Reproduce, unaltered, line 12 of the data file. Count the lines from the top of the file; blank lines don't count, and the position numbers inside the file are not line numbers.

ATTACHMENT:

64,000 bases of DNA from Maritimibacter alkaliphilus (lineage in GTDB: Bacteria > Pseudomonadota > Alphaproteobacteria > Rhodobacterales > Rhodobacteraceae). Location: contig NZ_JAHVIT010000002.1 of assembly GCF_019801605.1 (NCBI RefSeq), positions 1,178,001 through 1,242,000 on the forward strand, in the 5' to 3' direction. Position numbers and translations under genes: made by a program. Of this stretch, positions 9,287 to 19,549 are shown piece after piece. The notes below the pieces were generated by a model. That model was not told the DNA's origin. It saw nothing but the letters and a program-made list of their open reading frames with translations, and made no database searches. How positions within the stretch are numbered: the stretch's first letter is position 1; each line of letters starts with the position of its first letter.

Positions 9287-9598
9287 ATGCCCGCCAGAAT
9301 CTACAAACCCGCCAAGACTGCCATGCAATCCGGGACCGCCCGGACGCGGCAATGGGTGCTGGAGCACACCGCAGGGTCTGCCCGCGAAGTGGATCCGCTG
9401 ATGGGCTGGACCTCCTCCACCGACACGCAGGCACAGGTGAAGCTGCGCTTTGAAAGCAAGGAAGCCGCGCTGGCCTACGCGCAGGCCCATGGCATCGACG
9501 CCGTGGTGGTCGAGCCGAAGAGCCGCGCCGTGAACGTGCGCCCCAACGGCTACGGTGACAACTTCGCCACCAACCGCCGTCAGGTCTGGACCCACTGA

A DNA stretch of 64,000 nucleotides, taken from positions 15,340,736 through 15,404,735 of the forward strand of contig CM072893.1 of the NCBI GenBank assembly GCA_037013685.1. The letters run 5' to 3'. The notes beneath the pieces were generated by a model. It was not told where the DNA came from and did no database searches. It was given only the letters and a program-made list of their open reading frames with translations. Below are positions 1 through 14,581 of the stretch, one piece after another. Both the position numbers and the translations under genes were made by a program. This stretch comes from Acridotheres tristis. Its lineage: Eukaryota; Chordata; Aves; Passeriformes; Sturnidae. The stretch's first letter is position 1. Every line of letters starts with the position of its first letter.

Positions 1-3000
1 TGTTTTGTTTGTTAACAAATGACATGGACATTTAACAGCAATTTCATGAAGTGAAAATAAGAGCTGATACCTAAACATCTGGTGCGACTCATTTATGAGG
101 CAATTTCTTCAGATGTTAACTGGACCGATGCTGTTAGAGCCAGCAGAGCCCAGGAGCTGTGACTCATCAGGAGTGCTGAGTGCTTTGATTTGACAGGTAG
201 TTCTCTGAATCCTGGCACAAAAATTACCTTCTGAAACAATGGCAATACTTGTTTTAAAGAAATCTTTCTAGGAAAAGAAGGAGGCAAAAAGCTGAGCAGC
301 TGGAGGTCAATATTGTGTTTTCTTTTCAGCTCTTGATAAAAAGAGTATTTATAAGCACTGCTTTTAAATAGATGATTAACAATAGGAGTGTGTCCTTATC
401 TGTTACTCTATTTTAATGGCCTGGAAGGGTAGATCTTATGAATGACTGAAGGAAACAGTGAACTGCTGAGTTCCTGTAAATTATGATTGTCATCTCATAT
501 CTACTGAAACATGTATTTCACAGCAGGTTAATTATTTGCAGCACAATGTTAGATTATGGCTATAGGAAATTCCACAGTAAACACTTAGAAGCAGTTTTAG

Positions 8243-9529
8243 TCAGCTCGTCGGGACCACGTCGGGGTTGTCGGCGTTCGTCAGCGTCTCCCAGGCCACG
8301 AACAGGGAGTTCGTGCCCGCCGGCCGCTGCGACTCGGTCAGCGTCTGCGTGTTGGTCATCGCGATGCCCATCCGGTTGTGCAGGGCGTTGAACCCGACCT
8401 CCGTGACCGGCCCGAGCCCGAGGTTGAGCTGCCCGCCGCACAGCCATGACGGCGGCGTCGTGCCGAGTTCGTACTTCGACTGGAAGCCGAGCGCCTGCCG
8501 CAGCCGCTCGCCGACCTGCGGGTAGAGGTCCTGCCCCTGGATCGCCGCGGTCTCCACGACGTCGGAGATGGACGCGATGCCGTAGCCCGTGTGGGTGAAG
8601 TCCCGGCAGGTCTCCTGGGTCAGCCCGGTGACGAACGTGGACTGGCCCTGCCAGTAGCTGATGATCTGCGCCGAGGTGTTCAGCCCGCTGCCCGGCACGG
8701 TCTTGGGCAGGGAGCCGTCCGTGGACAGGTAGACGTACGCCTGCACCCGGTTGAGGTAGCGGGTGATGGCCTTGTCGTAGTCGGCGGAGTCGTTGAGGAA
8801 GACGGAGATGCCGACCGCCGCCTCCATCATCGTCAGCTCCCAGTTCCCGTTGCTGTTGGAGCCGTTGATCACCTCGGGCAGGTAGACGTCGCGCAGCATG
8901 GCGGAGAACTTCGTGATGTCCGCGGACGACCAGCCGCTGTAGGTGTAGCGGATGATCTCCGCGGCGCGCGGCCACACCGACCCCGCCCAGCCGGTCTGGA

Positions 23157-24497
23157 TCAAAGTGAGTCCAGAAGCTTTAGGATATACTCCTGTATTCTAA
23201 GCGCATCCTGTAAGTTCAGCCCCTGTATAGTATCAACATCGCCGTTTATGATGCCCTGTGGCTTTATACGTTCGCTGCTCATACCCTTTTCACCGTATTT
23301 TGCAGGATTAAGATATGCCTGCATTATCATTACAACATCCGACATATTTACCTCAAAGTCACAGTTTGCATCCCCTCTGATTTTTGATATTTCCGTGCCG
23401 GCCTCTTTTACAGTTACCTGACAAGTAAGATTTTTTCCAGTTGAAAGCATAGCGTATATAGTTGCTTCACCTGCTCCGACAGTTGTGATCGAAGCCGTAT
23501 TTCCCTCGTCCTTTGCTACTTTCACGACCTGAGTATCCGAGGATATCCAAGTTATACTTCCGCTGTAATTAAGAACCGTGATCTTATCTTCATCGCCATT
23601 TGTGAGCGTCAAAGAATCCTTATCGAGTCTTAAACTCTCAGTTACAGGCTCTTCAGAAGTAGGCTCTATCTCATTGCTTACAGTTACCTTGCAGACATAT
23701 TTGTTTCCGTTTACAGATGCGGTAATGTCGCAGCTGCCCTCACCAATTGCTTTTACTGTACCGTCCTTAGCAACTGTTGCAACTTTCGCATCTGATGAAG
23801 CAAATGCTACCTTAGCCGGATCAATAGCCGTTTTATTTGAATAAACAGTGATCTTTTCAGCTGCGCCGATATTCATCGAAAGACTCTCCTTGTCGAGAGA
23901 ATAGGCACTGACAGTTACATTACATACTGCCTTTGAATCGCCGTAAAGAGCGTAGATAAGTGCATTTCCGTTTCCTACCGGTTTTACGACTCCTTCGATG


301 TGGAGGTCAATATTGTGTTTTCTTTTCAGCTCTTGATAAAAAGAGTATTTATAAGCACTGCTTTTAAATAGATGATTAACAATAGGAGTGTGTCCTTATC